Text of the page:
Sometimes I still make large family meals, and we still sit down all at the same time and sing a Psalm together before we eat, but if I am in a hurry or just need a break, the kids can make their own sandwiches now. Every single child is capable of finding food for him or herself, and of cleaning up the table after they eat. When I need to pack a day's worth of food so we can take a trip, I can call Hannah and Naomi to pack the sandwiches and the zip-baggies of chips and dried fruit, and they willingly help.
What does all this mean for me? It means I am resting like it's my full-time job this year, and I am learning to play again. It means that I wake up with energy and sometimes look at a whole day ahead and realize, to my perpetual amazement, that I can enjoy that day with my kids.
We can go to the pool and it doesn't feel like work anymore: they put on their own swimsuits and sunscreen, four of them know how to swim and I'm not frantically trying to count five heads and make sure they're all above water. No one throws a public temper tantrum. While Elijah plays happily with his life-jacket on, Hannah and I can take turns throwing the diving sticks way out in the pool to see who can swim the farthest under water and retrieve them. We come up spluttering and laughing and do it again. Going to the pool with my kids is something entirely different now. It's fun.
We can take long walks in the county park, and enjoy feeding ducks and getting a little lost. I don't mean the way a preschool teacher enjoys walks in the park with her class, but more the way I used to walk in the woods with my seventh-grade friends. We imagine together, we explore together. We like each other's company.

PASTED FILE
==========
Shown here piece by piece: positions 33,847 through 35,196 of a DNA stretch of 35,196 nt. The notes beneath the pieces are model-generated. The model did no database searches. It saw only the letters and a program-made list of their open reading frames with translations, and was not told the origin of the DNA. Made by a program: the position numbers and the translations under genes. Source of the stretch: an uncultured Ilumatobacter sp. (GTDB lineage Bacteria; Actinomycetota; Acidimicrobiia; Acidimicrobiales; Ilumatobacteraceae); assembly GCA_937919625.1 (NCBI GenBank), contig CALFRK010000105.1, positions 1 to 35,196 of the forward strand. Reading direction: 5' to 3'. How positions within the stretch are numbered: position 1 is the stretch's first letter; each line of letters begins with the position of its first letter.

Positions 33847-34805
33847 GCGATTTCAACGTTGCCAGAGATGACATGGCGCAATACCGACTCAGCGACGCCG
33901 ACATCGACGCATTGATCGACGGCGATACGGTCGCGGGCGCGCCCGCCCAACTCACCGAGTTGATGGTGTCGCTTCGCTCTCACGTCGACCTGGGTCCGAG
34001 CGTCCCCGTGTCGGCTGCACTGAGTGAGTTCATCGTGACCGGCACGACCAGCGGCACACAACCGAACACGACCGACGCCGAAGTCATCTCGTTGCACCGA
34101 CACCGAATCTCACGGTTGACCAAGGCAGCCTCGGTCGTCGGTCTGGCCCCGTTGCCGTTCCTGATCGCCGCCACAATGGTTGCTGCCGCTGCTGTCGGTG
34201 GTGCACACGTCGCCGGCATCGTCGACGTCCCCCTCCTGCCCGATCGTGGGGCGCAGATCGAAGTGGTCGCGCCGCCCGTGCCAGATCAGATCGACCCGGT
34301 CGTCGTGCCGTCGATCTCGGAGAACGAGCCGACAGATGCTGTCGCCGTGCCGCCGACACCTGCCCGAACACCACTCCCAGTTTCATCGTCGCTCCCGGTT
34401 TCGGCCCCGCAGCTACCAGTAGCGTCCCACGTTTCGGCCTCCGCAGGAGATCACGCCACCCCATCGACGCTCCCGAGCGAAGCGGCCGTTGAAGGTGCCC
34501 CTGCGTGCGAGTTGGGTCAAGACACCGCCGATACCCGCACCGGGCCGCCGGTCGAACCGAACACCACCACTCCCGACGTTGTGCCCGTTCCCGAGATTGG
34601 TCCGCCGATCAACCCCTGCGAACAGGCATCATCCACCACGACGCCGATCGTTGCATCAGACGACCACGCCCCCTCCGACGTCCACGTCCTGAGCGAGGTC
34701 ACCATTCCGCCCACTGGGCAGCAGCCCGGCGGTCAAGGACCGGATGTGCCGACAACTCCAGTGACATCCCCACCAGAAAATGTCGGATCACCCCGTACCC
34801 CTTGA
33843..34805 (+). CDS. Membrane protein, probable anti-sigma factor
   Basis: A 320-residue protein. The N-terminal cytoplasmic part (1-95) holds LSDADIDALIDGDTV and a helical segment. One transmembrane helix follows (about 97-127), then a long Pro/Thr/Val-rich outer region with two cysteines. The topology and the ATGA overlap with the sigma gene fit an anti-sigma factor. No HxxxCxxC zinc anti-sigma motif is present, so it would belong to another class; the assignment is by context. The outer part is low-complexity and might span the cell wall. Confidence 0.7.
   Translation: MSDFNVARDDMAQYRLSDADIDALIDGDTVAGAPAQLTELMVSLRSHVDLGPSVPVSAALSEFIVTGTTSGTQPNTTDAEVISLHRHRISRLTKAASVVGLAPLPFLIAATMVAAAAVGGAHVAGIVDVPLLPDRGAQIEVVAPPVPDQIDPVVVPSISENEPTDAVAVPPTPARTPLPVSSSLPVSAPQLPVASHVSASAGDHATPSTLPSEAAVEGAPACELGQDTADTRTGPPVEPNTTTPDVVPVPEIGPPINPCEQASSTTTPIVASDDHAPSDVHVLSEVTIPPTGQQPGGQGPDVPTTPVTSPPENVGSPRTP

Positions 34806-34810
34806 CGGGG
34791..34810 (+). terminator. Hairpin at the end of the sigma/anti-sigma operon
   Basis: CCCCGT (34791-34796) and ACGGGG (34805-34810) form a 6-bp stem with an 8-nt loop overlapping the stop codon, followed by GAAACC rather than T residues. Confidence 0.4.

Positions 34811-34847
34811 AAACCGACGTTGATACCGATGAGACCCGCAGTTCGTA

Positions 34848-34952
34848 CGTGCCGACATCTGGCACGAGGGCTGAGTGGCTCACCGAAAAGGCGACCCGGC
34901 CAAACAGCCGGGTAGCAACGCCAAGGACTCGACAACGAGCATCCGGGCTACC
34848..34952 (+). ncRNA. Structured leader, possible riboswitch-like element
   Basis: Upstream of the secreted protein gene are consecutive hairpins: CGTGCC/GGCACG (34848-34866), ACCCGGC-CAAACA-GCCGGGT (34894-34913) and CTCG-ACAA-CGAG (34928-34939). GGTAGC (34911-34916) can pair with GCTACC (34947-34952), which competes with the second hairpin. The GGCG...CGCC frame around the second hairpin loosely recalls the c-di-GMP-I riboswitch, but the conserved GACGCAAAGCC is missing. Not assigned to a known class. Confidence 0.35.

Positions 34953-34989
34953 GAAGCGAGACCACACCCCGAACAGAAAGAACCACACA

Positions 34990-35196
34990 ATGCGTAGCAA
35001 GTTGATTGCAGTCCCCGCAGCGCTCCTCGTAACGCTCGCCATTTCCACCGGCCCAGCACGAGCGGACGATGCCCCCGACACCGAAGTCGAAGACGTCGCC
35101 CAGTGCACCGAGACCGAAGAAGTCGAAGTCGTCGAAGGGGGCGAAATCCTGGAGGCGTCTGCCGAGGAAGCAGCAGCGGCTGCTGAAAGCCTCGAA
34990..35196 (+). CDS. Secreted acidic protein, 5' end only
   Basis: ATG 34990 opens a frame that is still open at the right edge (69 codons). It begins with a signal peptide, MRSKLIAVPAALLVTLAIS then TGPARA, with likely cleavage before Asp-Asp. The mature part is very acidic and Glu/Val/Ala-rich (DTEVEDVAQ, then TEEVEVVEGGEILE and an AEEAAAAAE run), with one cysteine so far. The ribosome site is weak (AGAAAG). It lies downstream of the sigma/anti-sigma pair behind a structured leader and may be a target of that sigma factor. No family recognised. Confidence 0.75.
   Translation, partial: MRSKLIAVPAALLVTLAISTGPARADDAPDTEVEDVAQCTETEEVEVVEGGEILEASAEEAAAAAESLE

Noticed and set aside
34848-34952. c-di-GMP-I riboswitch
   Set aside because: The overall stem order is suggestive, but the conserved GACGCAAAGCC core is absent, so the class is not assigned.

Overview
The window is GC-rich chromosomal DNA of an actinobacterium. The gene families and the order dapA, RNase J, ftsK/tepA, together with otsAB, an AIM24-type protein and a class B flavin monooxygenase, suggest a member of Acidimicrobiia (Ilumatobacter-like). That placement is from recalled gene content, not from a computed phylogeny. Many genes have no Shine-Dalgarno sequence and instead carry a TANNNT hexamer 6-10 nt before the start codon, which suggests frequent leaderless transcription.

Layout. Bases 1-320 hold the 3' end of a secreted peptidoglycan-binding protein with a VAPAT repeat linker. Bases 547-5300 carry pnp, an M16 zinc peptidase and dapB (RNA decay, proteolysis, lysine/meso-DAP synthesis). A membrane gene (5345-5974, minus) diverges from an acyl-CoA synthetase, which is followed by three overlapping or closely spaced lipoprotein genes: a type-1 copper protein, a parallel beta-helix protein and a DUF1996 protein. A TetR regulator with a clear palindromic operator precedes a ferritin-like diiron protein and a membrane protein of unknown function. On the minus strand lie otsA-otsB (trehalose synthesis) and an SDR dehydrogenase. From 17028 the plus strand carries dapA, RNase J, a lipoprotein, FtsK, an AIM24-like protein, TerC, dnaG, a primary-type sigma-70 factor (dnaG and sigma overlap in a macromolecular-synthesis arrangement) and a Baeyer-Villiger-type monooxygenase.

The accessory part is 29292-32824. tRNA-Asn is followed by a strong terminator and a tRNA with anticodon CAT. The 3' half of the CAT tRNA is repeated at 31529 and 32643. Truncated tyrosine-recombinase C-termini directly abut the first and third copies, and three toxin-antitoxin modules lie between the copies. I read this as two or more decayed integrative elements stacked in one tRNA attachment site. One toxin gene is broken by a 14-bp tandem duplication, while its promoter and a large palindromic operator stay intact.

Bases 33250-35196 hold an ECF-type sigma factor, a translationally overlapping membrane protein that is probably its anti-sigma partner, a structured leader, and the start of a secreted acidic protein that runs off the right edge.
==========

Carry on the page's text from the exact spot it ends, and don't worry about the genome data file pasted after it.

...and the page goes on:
We can come home to make sandwiches together and then settle down to a game of Scrabble, or Monopoly, or Settlers of Catan, and I don't go easy on them. We try to beat each other, and we love it.
This new phase of parenting feels a bit more like being an RA in a college dormitory. I still have to pull out my authority on a somewhat regular basis, and I'm certainly not afraid to do that, but most of the time we're making cookies and heading out on adventures together. We stay up way too late and talk about deep things, especially with Hannah. She is my new deep-thinking, somewhat irritating, but incredibly fun friend.
Friends. My children are my friends now. Real friends--the type you want to spend time with, even though they sometimes drive you nuts. The type you want to hurry and tell when something exciting happens or to hug when the news is terrible. They make me laugh, not with adorable baby faces and toddler antics anymore, but now with witty humor and quick puns and budding unique personalities. I like these people that they're growing up into. I'm so glad I get to spend my life with them.
My first sleepless nights with a newborn weren't exactly a surprise to me. I'd heard that sleepless nights happened. But somehow hearing didn't prepare me for the realities of parenting: not the sleepless nights, not the potty training, and not this newest phase either--the friendship.
Twelve years ago, ten years ago, and eight, and seven, and four years ago, I planted seeds. And oh, they've needed lots of water, and lots of weeding and protecting, but oh, how strong they've grown. Sometimes they now offer me shade, and protection. And the view on my farm is breathtaking.